After the downfall and arrest of Benito Mussolini in July 1943, the Italian government surrendered to the Western Allies on September 3rd, although the armistice was kept secret until the 8th. The Italian Navy was instructed to surrender it’s fleet the following day. These extracts come from reports in ‘The Sphere’ on September 25th and October 2nd.
By the early morning of September 11, the best part of the warships of the Italian Navy had entered Valetta Harbour [Malta] to surrender, in response to Admiral Cunningham’s appeal to seek shelter in British waters. One force came from Spezia: another from Taranto. In all, by the 11th, there were four battleships, seven cruisers, and ten destroyers safe in harbour: other vessels followed later.
It was after dawn that the British Navy came up with the Italian battlefleet from Taranto. It was steaming in line ahead with the battleship Andrea Doria in front and the battleship Giulio [Cesare] behind it: other ships were following. All were flying the Italian flag and a black flag to denote they were surrendering in accordance with Admiral Cunningham‘s instructions. They looked spick and span and were a really fine sight, with the crews of each ship standing to attention along the decks. [Oct 2]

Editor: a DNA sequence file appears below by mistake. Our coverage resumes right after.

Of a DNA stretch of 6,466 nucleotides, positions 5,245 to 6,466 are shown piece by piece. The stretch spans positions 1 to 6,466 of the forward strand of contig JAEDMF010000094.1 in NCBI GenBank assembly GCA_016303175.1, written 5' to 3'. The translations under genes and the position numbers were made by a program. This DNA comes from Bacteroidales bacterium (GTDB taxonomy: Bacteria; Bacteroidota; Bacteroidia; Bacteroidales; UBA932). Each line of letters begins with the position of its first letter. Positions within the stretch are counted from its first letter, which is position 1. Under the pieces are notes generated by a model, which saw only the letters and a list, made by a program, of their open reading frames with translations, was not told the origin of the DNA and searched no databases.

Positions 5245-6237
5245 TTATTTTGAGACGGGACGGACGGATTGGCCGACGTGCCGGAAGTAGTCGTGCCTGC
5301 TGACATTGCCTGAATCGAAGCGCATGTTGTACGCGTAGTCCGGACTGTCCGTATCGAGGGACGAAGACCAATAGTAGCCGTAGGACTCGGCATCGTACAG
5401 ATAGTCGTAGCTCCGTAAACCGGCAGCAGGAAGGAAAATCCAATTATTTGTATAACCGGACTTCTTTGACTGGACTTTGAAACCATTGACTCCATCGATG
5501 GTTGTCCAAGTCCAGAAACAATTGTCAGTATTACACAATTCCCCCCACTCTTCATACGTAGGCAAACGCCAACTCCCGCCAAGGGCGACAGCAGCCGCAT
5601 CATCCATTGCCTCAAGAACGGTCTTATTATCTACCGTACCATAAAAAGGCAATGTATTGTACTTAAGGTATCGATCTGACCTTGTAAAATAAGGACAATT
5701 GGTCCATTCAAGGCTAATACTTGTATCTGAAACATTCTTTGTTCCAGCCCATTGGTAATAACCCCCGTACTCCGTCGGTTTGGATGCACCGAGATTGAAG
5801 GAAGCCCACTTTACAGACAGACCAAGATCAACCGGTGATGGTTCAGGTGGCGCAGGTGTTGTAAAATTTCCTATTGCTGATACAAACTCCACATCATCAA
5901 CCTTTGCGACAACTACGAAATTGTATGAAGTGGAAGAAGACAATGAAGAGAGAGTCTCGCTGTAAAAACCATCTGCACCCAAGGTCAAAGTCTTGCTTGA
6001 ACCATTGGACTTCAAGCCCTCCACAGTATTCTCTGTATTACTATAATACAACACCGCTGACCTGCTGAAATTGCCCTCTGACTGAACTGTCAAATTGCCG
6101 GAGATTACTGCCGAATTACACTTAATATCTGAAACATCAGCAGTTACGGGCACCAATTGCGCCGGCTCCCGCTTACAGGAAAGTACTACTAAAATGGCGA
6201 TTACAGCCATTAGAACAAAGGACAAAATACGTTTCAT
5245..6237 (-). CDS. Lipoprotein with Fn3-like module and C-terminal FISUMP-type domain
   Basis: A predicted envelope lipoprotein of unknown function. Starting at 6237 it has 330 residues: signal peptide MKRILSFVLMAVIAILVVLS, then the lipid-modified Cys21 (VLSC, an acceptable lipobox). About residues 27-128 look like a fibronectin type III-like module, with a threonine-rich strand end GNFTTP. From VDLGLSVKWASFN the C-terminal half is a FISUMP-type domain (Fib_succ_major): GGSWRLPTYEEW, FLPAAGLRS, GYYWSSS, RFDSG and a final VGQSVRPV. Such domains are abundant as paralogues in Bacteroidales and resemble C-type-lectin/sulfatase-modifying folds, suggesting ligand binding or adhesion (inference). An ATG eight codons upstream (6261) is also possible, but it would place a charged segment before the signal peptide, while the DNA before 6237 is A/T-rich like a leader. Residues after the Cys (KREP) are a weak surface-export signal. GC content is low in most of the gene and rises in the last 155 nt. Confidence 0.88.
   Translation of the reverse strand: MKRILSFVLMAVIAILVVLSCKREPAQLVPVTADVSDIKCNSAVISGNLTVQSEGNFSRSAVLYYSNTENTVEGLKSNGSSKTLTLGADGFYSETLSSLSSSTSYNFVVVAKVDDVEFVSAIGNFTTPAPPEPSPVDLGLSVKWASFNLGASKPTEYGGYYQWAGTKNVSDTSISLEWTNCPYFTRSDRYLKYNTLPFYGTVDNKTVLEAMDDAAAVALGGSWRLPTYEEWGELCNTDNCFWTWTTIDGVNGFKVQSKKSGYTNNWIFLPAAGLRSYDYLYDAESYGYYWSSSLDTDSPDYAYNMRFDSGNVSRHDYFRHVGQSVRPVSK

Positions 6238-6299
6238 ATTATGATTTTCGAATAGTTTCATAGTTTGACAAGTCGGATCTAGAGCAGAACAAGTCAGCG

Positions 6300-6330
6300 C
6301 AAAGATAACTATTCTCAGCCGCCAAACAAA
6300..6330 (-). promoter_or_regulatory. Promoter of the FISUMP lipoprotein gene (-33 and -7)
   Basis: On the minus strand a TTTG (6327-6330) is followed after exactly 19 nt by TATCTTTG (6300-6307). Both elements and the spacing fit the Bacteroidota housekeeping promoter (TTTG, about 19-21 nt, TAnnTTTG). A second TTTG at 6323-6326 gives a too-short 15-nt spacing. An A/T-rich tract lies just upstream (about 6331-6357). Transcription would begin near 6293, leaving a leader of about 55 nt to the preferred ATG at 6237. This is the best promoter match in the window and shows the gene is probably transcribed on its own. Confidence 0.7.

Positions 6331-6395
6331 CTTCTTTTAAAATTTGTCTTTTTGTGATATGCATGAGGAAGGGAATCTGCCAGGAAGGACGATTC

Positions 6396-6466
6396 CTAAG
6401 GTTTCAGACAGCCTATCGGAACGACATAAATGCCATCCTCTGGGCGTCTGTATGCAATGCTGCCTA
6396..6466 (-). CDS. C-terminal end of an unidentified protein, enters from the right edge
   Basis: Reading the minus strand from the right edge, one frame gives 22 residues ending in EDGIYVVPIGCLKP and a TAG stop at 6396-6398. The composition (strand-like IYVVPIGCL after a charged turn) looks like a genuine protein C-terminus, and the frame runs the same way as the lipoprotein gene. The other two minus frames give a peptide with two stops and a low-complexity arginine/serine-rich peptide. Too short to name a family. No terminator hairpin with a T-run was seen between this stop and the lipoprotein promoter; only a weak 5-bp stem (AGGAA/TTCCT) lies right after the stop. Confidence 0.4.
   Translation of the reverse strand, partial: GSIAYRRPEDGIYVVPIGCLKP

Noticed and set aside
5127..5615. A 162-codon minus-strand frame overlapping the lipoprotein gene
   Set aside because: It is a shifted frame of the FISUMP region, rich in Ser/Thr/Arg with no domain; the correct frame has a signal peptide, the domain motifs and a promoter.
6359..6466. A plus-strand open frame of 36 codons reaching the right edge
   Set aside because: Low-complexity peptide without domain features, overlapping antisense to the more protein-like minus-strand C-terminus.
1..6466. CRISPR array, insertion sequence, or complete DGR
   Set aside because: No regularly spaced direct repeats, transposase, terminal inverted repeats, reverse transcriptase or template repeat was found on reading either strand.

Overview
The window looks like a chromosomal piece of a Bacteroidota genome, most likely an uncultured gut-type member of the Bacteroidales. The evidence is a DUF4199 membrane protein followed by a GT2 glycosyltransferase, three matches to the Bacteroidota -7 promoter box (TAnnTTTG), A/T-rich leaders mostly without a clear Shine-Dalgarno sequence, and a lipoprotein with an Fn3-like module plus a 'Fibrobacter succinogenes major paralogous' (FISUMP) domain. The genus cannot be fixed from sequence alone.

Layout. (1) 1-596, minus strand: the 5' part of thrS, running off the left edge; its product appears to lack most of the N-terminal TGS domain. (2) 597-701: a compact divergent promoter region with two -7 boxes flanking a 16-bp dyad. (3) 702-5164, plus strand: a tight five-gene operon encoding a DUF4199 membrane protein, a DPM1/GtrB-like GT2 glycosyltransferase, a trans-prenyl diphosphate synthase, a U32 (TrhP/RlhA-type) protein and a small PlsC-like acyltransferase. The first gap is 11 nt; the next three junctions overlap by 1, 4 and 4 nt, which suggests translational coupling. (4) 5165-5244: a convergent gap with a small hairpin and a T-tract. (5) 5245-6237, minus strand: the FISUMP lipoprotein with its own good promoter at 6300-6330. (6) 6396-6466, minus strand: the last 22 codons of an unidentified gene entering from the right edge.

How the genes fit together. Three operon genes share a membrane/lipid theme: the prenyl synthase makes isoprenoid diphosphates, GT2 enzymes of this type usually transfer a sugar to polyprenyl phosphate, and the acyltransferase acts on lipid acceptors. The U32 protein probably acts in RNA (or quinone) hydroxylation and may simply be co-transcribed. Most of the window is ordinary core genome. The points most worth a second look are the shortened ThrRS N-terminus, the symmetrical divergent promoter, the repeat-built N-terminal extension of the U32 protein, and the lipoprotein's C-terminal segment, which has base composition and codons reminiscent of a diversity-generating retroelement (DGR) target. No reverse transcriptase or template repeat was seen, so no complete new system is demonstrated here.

[Later that day], a motor-launch pulled up alongside the landing-stage in Malta Harbour and, as a guard of honour formed by British sailors sprang smartly to attention, the Italian Admiral de Zara [sic] (Acting Commander-in-Chief) and other senior officers of the Italian Navy stepped ashore, to be greeted by Commodore Royar Dick, Chief of Staff to Admiral Cunningham, and Captain Rodderick Edwards, Chief of Staff, Malta.
After shaking hands with the Commodore, the Italian Admiral was then invited to inspect the guard of honour: [here] he is seen passing through the two lines of British bluejackets with his hand raised in salute. Admiral de Zara then entered a motor-car with Commodore Dick and was driven to Admiral Cunningham’s office at Malta Naval Headquarters. The Italian Navy had surrendered exactly in accordance with the terms of the Armistice, and it was therefore decided that the Italian Admiral should be received ashore with the same ceremonial as if he were a foriegn Admiral paying an official visit in peacetime. [25 Sept]
In reality, of course, the logistics and loyalties involved in such a momentous event meant it didn’t unfold as neatly as this. An article published in the Times of Malta in 2014 gives a fascinating and more detailed account, and you can watch a contemporary British Pathé newsreel (3 m. 30 sec.) on Youtube.